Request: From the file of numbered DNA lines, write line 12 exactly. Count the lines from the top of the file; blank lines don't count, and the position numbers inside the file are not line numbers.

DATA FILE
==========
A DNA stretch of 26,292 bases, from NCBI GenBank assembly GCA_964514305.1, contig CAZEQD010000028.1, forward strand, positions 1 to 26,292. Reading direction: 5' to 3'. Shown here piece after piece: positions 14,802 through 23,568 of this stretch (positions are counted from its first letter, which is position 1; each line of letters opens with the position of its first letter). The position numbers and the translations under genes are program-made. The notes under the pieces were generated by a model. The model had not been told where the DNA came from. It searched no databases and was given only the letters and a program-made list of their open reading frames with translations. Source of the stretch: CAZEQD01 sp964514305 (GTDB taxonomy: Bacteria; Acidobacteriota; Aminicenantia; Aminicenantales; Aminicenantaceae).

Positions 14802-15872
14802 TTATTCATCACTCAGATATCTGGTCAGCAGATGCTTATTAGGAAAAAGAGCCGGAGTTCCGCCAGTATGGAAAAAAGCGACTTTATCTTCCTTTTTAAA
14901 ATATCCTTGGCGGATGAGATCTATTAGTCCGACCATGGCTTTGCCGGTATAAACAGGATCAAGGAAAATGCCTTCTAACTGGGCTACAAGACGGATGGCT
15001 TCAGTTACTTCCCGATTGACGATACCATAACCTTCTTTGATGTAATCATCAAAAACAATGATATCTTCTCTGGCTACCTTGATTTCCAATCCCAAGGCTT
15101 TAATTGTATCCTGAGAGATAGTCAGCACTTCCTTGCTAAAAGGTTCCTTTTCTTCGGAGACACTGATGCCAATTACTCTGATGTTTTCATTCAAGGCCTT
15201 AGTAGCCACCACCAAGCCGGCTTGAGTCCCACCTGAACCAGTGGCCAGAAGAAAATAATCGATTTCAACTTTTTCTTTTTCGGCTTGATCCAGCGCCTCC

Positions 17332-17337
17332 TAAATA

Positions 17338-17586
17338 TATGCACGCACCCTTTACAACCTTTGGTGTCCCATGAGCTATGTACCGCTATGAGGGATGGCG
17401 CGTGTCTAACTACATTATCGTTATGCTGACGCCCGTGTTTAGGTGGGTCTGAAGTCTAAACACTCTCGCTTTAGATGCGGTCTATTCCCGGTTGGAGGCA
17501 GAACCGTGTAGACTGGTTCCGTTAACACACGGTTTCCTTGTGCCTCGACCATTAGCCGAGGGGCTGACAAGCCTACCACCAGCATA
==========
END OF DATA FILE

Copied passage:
17401 CGTGTCTAACTACATTATCGTTATGCTGACGCCCGTGTTTAGGTGGGTCTGAAGTCTAAACACTCTCGCTTTAGATGCGGTCTATTCCCGGTTGGAGGCA